LOOK: Paul Reid added to CJAD 800 Wall of Fame
Nearly 35 years after his death and four decades after he last signed off the air on CJAD 800, Paul Reid has joined the pantheon of greats on the CJAD 800 Wall of Fame.
"Radio announcers like this do not exist anymore—and even when he was on the air they were extremely rare," CJAD 800 morning show host Andrew Carter told the audience, packed into the Bell Media Studio on Rene-Levesque St. E. for an open house and ceremony Wednesday night. "He was the best not only the best in Montreal but the best in the country and one of the best anywhere."
Paul Reid was born August 11, 1927. He was the oldest surviving boy in a family of 16 children, and came to be known as a young lad who could fix anything—a trait put to good use building toys for his brothers and sisters at Christmas during the trying years of the Great Depression.
He left school only finishing Grade 6. As a teenager he got his first radio job in Peterborough, Ont., at CHEX AM. According to his son Mike Reid, he pestered the station manager until he finally got an audition. It didn't go so well, and Reid says his dad was told to come back when he had learned how to read.
"My dad basically read the newspaper out loud every day for a period of about six months, he basically educated himself and went back, auditioned again, and he got the job," Mike Reid said.
He also met his wife June at age 18; they were married in 1947.
Reid made his mark in radio at CHML in Hamilton, a hotbed for talent at the time, before arriving in Montreal late in the fall of 1963.
His night-time show became an instant success with radio listeners. Long-time CJAD 800 newsman Tom Armour recalled Reid having a special connection with his audience.
"Paul worked in an era of personality-driven radio, and in that he excelled—he was unique in fact," he recalled.
For decades Rick Leckner was the go-to traffic reporter at CJAD 800, but in the late 1960s he was just starting out in radio.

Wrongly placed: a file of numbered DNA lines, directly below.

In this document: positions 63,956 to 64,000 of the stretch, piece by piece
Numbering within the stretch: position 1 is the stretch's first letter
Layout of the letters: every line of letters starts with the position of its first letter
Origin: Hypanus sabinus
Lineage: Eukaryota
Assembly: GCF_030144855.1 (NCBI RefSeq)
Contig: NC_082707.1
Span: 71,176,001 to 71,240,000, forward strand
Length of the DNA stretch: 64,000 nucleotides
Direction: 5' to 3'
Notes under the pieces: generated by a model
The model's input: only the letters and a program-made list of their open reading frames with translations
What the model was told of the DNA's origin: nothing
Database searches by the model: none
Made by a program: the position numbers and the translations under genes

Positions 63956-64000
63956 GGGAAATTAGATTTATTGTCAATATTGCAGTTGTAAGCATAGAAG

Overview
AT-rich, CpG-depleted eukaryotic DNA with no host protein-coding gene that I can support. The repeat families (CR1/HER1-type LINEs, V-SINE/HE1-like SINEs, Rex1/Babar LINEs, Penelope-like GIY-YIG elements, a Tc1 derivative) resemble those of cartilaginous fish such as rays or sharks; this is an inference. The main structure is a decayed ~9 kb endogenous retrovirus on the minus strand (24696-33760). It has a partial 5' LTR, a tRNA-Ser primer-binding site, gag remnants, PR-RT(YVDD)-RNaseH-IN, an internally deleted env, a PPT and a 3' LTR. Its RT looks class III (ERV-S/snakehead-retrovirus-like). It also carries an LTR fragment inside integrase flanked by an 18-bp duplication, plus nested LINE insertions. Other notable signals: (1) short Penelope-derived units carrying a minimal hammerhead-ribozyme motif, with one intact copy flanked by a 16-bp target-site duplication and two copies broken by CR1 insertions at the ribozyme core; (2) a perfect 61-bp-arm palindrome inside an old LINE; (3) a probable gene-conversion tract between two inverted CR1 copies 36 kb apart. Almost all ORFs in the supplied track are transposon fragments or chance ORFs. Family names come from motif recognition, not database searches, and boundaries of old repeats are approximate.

"He basically took me [and my future wife] under his wing. I remember many, many nights [...] many untold stories, spending time in the studio with Paul watching him do his thing," he told CJAD 800 News. "His recipe was a cigar and a bottle of Ballantine's [Scotch], and it worked. It used to kill me, though, that Paul only smoked half the cigar."
Reid spent 14 years behind the microphone on Mountain St., becoming in that time one of the biggest names in Canadian radio.
It was during his tenure as CJAD 800's evening host that Reid's legendary Christmas show took on a life of his own.
"Christmas was extremely special for Paul and Paul made it extremely special for Montrealers of all faiths, and all religions—as a Jew, I loved Christmas thanks to Paul Reid," Leckner admitted.
It remains a staple on CJAD 800 every Christmas season to this day.
"Here we are 34 years after my dad passed away, and it's still the most requested show on CJAD every year," Mike Reid said. "People look forward to it; people do their Christmas baking to it," he added with a chuckle.
After being lured back to Hamilton for a few short years in the late 1970s, Reid returned to the Montreal airwaves to start the next decade, but the time would be marked with bouts of sickness and generally declining health.
Reid died in January of 1983, the same week he was due to return to his radio show after his sick leave.
He is remembered fondly by many, from family and friends, to those whose lives he touched during the twilight hours on the back of an AM signal for so many years.
"In Yiddish you'd call him a mensch, a fine human being," said former colleague and friend Sidney Margles. His only fault, Margles would add with a laugh, was Reid's fear of dentists.
Mike Reid continues to keep his father's legacy from fading, having released several albums of his father's more fabled poetry readings—the proceeds being donated to hospitals and other charities–as well as licensing the Paul Reid Christmas show to CJAD 800 every year.
"He was a kind of a guy that could move you to tears just by looking at you, he had an extremely powerful presence," the younger Reid said about his late father. "When he was on the air and you were listening to him, he was only talking to you."
"He was the best one-on-one communicator in radio; I can't say I've heard anybody that even comes close."
He also made a lasting impression on his colleagues.
"If there is one thing that a lot of us learned from Paul Reid it was that he was the consummate professional broadcaster, and he was a great example to all of us," said long-time CJAD weekend morning host, and friend, Dave Fisher.
"Paul Reid is an incredible memory to CJAD and was an incredible announcer and professional," echoed Leckner. "He has lasted in the minds of people today because of the tremendous professional that he was—still to this day, unequaled—and it is perfectly fitting that Paul Reid is honoured by CJAD in this fashion."
Reid joined fellow broadcasting legends George Balcan, Ted Blackman, Gord Sinclair and Dave Fisher on the CJAD 800 Wall of Fame—his likeness commemorated in cartoon form by famed Gazette cartoonist Aislin.
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